Journal archives for January 2019

January 17, 2019

Anemone, anemone, wherefore art thou?

For those of us eager to get a jump on documenting spring wildflowers, the anemones are beginning to bloom as early as December, although peak bloom is in March. There are five species in TX, and several aren't well documented. Anemone berlandieri is the most common in all but far western Texas. I'm hoping we can fill in the gaps for the less commonly observed species whose geographic range is not as well documented.

👉 Here's an identification guide showing features that need to be clearly visible in pictures to make a positive ID.

Here's a map showing iNat observations of all 5 species of Anemone occurring in Texas (In the overlay panel, toggle off A. berlandieri as it obscures some of the others)

Anemone caroliniana can occur together with A. berlandieri, sometimes growing side-by-side. But A. caroliniana is far less common, and seems to prefer sandy soils.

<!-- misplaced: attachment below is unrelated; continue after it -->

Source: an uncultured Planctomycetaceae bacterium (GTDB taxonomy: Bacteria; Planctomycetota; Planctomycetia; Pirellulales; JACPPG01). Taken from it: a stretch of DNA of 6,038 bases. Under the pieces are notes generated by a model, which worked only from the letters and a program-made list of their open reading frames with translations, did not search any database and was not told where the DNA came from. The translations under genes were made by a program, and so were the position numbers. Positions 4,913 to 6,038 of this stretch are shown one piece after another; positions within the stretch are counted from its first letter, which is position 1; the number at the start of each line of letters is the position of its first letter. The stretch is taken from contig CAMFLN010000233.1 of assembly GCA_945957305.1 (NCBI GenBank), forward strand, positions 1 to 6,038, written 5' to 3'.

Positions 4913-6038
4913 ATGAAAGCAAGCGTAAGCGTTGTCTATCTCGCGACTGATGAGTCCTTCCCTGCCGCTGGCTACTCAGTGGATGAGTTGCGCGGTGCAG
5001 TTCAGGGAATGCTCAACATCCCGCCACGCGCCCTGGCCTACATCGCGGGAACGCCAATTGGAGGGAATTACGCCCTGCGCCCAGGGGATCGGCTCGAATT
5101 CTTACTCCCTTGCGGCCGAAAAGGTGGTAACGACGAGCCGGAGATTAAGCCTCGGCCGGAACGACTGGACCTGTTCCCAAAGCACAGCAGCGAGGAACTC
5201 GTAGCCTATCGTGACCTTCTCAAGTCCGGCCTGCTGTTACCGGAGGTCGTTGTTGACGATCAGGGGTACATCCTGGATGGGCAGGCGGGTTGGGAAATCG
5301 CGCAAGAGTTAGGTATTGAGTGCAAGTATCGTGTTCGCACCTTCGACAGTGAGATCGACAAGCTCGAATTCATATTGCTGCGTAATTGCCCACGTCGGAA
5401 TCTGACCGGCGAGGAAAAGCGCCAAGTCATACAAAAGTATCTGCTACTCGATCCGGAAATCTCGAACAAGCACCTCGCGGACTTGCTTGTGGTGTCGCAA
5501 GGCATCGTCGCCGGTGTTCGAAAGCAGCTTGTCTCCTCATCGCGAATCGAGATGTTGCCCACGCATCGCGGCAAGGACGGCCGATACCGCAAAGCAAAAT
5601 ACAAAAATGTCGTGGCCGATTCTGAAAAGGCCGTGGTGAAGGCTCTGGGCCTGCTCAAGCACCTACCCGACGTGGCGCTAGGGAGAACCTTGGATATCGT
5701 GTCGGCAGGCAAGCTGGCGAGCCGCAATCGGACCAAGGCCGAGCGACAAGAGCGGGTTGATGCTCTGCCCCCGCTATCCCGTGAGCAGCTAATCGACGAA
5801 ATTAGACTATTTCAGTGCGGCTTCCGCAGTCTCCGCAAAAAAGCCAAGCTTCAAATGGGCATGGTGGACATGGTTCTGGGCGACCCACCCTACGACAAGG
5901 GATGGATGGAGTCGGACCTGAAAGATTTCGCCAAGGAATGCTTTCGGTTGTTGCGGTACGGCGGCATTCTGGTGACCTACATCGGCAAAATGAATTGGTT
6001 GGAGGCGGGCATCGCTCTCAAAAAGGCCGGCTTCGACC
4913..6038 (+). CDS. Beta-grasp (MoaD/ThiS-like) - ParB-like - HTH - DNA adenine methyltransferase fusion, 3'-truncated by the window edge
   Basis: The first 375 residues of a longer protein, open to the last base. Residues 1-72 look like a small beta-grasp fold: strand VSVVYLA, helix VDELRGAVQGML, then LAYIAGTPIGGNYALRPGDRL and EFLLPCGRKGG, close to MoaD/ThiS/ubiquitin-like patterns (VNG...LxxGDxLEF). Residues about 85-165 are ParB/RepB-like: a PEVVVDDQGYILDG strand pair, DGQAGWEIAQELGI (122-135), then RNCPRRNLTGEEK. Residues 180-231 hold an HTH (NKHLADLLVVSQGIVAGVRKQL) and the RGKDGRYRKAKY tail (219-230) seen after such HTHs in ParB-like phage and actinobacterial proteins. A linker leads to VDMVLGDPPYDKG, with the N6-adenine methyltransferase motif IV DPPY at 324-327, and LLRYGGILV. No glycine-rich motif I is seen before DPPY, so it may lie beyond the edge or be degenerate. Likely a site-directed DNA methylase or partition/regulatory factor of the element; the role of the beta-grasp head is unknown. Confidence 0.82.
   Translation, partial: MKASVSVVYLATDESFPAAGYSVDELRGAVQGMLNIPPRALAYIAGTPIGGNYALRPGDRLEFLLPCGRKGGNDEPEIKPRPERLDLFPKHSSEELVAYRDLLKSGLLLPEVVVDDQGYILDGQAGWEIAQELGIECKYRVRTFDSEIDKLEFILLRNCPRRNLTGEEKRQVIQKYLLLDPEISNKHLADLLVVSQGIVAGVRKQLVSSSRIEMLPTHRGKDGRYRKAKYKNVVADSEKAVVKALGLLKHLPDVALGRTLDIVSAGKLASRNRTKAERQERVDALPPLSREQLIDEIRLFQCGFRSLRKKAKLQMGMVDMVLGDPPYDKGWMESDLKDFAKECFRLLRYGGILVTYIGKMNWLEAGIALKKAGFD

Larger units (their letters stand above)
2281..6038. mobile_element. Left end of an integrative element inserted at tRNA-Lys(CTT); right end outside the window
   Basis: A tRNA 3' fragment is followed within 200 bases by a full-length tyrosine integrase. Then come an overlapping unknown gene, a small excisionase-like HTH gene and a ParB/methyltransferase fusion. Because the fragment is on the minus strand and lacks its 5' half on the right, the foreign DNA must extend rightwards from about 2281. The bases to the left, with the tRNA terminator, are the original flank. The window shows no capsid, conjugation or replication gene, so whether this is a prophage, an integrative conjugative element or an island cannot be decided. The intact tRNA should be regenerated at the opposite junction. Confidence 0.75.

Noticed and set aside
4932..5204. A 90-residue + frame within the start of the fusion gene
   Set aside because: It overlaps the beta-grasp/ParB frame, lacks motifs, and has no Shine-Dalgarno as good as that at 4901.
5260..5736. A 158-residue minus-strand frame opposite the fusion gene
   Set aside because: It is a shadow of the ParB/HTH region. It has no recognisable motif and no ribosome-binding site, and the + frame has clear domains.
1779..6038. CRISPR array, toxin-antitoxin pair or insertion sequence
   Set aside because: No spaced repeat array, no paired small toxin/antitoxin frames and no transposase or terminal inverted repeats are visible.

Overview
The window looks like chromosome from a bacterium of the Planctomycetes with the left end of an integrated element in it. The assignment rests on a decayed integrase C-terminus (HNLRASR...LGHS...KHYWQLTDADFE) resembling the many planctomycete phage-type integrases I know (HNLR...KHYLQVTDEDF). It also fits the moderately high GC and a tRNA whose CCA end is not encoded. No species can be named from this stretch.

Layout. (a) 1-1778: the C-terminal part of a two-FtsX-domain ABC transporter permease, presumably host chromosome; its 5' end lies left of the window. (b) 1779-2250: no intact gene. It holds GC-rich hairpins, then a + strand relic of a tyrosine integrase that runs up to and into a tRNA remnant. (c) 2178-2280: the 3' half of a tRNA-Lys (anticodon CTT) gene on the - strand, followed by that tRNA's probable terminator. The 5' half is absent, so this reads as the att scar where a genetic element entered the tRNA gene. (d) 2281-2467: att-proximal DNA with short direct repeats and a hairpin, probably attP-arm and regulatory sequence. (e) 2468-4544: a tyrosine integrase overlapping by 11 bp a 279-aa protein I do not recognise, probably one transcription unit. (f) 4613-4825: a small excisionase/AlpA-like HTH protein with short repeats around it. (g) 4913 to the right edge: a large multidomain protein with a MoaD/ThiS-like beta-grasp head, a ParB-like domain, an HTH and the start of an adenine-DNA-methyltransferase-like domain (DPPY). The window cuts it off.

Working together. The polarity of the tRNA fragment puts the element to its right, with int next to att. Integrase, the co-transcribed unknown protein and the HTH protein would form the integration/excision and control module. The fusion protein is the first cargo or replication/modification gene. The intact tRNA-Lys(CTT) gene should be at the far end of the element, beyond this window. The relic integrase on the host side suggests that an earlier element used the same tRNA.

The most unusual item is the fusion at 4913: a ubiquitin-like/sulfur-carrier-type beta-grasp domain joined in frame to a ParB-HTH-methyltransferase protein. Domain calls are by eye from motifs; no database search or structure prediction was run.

Anemone okennonii was described as a new species in 1994. It is also known as Anemone tuberosa var. texana as it's status as a species (vs. variety) has been questioned. It occurs from west Texas and southeastern New Mexico to the Edwards Plateau of Texas but its geographic extent is lesser known than the other species.

Anemone edwardsiana has a distribution limited to the limestone outcrops of the Balcones Escarpment. It appears to prefer canyons where it is relatively more moist, but has been found in drier areas also.

In Texas, Anemone tuberosa is found only in the Franklin Mountains and Hueco Tanks State Park. It occurs in southern New Mexico westward.

There is also what I think is an undescribed species on the Rolling Plains of Texas, extending northward into western Oklahoma and southwestern Kansas. It's most unique characteristic is fuzzyness on all parts of the plant.

Posted on January 17, 2019 01:13 AM by pfau_tarleton pfau_tarleton | 30 comments | Leave a comment